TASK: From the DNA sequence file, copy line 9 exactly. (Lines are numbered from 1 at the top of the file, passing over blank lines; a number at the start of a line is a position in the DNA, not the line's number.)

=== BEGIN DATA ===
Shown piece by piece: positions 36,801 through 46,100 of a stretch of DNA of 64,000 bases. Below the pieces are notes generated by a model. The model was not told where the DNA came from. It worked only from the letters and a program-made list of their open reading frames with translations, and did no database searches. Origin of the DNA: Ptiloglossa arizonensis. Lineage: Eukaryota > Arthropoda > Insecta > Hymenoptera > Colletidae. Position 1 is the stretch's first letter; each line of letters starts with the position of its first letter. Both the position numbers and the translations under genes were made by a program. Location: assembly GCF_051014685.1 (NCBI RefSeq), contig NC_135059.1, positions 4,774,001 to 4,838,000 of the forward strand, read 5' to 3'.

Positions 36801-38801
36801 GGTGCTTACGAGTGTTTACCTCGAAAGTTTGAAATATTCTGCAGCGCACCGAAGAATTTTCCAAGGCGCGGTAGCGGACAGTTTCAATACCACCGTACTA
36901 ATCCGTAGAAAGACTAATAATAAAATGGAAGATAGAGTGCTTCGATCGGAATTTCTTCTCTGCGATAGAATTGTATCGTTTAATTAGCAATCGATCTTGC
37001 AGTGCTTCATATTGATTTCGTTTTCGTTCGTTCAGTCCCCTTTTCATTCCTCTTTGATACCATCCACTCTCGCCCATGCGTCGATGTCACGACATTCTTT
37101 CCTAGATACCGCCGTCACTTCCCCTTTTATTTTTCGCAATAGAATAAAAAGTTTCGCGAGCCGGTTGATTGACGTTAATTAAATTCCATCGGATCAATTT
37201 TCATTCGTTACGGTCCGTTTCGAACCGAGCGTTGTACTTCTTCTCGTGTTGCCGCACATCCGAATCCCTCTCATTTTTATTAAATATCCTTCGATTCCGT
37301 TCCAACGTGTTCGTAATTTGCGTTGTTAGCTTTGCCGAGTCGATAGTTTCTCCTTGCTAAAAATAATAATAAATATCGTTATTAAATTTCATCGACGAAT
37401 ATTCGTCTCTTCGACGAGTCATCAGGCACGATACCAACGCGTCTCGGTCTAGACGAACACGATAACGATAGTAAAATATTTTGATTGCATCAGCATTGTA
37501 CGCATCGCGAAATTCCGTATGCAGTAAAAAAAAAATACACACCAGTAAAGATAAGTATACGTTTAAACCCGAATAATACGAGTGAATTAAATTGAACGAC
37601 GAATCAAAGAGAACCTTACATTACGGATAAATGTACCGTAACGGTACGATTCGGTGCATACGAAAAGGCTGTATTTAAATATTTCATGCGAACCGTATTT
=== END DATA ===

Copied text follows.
37401 ATTCGTCTCTTCGACGAGTCATCAGGCACGATACCAACGCGTCTCGGTCTAGACGAACACGATAACGATAGTAAAATATTTTGATTGCATCAGCATTGTA